PGA Championship

Valhalla Golf Club

No Walker Cup, No Bobby Jones As We Know Him?

By David Fay Photos by Stephen Szurlej
July 21, 2013

Playing the big-time amateur-golf circuit has always been an expensive proposition, and it was no different for Bobby Jones. For that reason, the Walker Cup—to be played Sept. 6-8 at the site of the original matches in 1922, the National Golf Links of America

—was an essential component in enabling Jones to achieve his extraordinary golf record.

Simply put, without the Walker Cup—specifically the matches of 1926 and 1930—there would have been no Bobby Jones story as we've come to know it. There would have been no British Open and Amateur titles. No New York City ticker-tape parades, and no Grand Slam. Bob Jones would not have been regarded as one of the giants of the 1920s sports scene along with Babe Ruth, Red Grange and Bill Tilden. And who's to say how or if the Augusta National Golf Club would have been formed and whether the Masters Tournament would have been organized. Far-fetched assumptions?


Bob Jones' upbringing was comfortable but decidedly middle class. He was a student-athlete for most of his golf career, with the emphasis on the word "student," earning degrees in mechanical engineering (Georgia Tech, 1922), English literature (Harvard, 1924) and law (completing half of Emory's normal load before passing the Georgia bar exam, 1927). He married in 1924 at 22, and he, his wife and children lived with Bob's parents until 1927. Even after 1928, when he was a practicing attorney, Jones could afford to play in only a handful of America's important regional and national tournaments each year. The author Mark Frost, in his book The Grand Slam, wrote of Jones that in 1926, "he was 24, soon to be the father of two, between careers and short of cash." Though there were a number of friends and admirers who offered financial assistance, Jones had seen the manner in which the USGA had stripped Francis Ouimet of his amateur status for four years, and Bob resolved not to get tripped up by the USGA's often bizarre and elitist rules regarding acceptable expenses.


But when it came to managing its international matches, the USGA was generous and liberal in the care of its team members. It covered the full travel expenses, including trans-Atlantic voyages on luxury steamships.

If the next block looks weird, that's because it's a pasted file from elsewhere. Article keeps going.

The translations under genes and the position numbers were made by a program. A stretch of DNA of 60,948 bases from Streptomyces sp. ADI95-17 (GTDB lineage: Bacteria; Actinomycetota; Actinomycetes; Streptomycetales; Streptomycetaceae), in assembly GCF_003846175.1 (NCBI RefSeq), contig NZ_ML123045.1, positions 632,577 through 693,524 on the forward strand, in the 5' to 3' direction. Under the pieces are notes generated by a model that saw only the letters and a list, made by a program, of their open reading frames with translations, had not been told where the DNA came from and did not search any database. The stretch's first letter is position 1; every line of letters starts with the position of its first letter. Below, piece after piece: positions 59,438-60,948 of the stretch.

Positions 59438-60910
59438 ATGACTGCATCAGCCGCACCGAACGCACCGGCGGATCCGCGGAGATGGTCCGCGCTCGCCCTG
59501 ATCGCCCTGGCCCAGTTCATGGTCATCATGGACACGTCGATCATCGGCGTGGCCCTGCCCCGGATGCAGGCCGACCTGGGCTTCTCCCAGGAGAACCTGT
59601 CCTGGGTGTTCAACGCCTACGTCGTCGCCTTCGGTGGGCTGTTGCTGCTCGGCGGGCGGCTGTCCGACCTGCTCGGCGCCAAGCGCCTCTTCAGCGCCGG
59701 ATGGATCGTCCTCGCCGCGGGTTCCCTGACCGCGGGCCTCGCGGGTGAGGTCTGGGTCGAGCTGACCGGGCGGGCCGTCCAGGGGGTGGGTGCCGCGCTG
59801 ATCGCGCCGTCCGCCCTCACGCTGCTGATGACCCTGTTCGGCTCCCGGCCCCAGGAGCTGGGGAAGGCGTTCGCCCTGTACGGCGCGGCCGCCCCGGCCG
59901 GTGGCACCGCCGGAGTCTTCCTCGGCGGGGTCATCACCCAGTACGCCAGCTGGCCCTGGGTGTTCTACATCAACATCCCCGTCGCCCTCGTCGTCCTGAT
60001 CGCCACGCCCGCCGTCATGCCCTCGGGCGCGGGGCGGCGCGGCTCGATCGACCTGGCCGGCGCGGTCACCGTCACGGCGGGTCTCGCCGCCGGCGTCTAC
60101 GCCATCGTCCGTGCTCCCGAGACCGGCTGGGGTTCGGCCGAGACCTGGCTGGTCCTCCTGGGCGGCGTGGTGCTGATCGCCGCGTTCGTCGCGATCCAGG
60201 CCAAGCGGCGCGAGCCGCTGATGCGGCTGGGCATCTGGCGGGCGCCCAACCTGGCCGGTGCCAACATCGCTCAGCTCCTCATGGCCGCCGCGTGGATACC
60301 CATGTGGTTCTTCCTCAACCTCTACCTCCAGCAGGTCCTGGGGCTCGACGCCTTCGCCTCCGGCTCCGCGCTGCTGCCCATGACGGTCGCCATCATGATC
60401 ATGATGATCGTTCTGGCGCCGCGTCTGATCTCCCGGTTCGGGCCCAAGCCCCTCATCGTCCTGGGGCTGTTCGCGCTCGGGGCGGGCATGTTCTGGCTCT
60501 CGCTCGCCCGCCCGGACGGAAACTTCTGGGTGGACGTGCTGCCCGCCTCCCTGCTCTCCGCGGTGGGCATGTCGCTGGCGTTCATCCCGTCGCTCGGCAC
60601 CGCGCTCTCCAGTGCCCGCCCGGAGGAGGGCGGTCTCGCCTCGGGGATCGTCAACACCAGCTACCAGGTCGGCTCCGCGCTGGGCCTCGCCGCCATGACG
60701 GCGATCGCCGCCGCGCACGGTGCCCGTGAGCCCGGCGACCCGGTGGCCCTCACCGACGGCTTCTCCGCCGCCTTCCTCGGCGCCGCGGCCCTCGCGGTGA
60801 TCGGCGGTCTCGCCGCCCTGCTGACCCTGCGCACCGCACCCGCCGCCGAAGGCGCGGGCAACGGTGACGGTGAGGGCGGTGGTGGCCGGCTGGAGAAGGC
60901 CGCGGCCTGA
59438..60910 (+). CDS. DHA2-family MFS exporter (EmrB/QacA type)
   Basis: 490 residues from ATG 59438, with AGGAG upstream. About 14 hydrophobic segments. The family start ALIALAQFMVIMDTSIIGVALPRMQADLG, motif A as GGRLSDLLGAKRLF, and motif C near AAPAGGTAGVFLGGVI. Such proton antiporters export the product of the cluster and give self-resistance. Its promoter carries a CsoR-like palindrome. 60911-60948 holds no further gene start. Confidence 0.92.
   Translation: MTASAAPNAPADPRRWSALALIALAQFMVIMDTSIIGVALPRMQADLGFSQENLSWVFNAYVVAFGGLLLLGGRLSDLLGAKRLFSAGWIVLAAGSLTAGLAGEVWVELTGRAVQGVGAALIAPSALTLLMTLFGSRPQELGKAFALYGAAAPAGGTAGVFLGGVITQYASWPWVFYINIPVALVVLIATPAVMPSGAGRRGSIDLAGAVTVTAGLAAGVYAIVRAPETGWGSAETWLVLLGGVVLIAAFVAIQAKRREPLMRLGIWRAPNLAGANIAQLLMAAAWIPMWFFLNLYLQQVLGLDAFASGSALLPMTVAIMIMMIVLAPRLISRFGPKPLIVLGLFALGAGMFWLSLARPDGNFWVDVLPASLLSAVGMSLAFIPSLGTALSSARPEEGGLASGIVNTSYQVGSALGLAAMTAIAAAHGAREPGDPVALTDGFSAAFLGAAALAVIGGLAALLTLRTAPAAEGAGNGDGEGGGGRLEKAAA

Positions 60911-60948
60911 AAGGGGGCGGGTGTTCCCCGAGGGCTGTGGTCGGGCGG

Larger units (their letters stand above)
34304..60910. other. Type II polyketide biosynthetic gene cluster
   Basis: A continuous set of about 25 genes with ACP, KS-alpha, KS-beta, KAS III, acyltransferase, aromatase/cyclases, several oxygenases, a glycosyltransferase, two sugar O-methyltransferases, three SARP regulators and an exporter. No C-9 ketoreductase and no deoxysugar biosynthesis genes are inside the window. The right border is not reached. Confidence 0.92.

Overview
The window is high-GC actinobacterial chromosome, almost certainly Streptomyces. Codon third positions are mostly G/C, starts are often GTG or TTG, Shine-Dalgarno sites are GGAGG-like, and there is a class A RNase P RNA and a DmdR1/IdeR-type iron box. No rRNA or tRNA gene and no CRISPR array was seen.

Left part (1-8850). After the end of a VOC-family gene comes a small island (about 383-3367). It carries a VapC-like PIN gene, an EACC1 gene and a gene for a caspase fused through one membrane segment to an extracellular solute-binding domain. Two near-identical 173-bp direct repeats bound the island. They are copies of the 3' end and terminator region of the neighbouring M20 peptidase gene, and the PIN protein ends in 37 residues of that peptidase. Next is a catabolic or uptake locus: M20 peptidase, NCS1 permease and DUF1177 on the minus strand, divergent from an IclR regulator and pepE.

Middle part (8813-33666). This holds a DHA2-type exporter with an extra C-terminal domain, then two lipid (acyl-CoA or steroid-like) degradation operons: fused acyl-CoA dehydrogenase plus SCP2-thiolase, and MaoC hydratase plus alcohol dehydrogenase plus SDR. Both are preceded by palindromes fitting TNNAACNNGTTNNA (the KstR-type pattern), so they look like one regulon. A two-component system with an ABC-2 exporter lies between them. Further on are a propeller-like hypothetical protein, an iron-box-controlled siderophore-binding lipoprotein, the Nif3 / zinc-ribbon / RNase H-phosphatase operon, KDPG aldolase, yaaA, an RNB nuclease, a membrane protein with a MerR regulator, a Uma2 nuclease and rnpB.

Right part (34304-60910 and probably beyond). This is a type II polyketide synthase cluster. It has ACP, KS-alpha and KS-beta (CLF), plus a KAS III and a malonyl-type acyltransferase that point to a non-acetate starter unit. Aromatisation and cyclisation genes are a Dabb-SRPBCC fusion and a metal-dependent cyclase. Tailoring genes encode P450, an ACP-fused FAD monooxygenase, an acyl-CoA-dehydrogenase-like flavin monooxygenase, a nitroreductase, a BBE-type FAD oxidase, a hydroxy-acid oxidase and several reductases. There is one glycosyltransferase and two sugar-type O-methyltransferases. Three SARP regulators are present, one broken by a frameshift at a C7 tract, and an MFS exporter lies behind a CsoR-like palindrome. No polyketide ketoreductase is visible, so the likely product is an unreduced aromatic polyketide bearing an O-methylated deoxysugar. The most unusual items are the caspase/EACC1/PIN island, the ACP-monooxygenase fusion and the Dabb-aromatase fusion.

When played in Great Britain in 1923, 1926 and 1930 (as well as its precursor, the International Match, at Hoylake in 1921), the Walker Cup was scheduled such that the British Amateur and the British Open were played around the same time. Jones took full advantage of bundling the three competitions in 1926 and 1930 by winning the British Open in both of these years as well as his only British Amateur title, in 1930. In 1923, Jones had planned to take advantage of the bundling approach, but Harvard denied his petition to be excused early from classes, so Jones declined his spot on the team. He remained in school and, later that summer, won his first U.S. Open title.

During his competitive career, Jones made only one trip to Great Britain that wasn't in conjunction with a USGA-subsidized competition. That was in 1927, when he successfully defended his British Open title at the Old Course at St. Andrews—a course and a place he had come to love. He did not go for a third straight British Open title in 1928: Work and family obligations along with the steep costs of the trip were simply too much.

Jones remains the only individual athlete to have received two New York City ticker-tape parades, and on both occasions (1926 and 1930), the parades were specifically in honor of his golf victories in Great Britain. The parade in 1930 took place less than a year after the 1929 stock-market crash, and before Jones won the last two legs (U.S. Open and U.S. Amateur) of what became known as the Grand Slam.

By virtue of his American championships alone (five U.S. Amateurs and four Opens), Bob Jones would be regarded as one of golf's greats. But without his four British titles, his major-championship record would fall short of Jones' contemporary, the professional, Walter Hagen. Without the financial assistance afforded him by being a Walker Cup team member, the inspirational story of Bob Jones would never have occurred.